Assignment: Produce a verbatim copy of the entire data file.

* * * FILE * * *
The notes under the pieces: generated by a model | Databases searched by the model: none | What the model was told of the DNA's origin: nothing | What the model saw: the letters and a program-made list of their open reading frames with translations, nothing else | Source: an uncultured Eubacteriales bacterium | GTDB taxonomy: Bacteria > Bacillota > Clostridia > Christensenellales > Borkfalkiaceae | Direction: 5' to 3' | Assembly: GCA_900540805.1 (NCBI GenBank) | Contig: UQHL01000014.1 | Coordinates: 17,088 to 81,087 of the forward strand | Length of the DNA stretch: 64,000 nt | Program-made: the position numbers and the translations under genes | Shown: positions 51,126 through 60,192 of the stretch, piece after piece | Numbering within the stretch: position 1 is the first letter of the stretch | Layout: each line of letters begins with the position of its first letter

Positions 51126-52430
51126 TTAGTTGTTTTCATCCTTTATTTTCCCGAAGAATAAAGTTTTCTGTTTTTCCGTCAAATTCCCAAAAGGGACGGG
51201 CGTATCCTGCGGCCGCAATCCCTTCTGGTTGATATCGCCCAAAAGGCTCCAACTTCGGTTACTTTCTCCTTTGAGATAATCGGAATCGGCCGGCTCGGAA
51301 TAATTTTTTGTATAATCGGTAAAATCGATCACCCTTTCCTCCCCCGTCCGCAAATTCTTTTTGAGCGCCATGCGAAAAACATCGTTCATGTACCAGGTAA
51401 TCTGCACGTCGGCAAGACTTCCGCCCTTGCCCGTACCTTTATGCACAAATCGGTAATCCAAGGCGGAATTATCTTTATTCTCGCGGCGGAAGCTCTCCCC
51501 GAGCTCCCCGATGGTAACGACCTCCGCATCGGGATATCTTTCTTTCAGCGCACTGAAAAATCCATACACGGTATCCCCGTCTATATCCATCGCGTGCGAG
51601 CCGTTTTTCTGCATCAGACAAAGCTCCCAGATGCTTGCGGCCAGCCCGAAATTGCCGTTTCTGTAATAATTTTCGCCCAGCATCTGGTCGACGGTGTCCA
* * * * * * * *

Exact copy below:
The notes under the pieces: generated by a model | Databases searched by the model: none | What the model was told of the DNA's origin: nothing | What the model saw: the letters and a program-made list of their open reading frames with translations, nothing else | Source: an uncultured Eubacteriales bacterium | GTDB taxonomy: Bacteria > Bacillota > Clostridia > Christensenellales > Borkfalkiaceae | Direction: 5' to 3' | Assembly: GCA_900540805.1 (NCBI GenBank) | Contig: UQHL01000014.1 | Coordinates: 17,088 to 81,087 of the forward strand | Length of the DNA stretch: 64,000 nt | Program-made: the position numbers and the translations under genes | Shown: positions 51,126 through 60,192 of the stretch, piece after piece | Numbering within the stretch: position 1 is the first letter of the stretch | Layout: each line of letters begins with the position of its first letter

Positions 51126-52430
51126 TTAGTTGTTTTCATCCTTTATTTTCCCGAAGAATAAAGTTTTCTGTTTTTCCGTCAAATTCCCAAAAGGGACGGG
51201 CGTATCCTGCGGCCGCAATCCCTTCTGGTTGATATCGCCCAAAAGGCTCCAACTTCGGTTACTTTCTCCTTTGAGATAATCGGAATCGGCCGGCTCGGAA
51301 TAATTTTTTGTATAATCGGTAAAATCGATCACCCTTTCCTCCCCCGTCCGCAAATTCTTTTTGAGCGCCATGCGAAAAACATCGTTCATGTACCAGGTAA
51401 TCTGCACGTCGGCAAGACTTCCGCCCTTGCCCGTACCTTTATGCACAAATCGGTAATCCAAGGCGGAATTATCTTTATTCTCGCGGCGGAAGCTCTCCCC
51501 GAGCTCCCCGATGGTAACGACCTCCGCATCGGGATATCTTTCTTTCAGCGCACTGAAAAATCCATACACGGTATCCCCGTCTATATCCATCGCGTGCGAG
51601 CCGTTTTTCTGCATCAGACAAAGCTCCCAGATGCTTGCGGCCAGCCCGAAATTGCCGTTTCTGTAATAATTTTCGCCCAGCATCTGGTCGACGGTGTCCA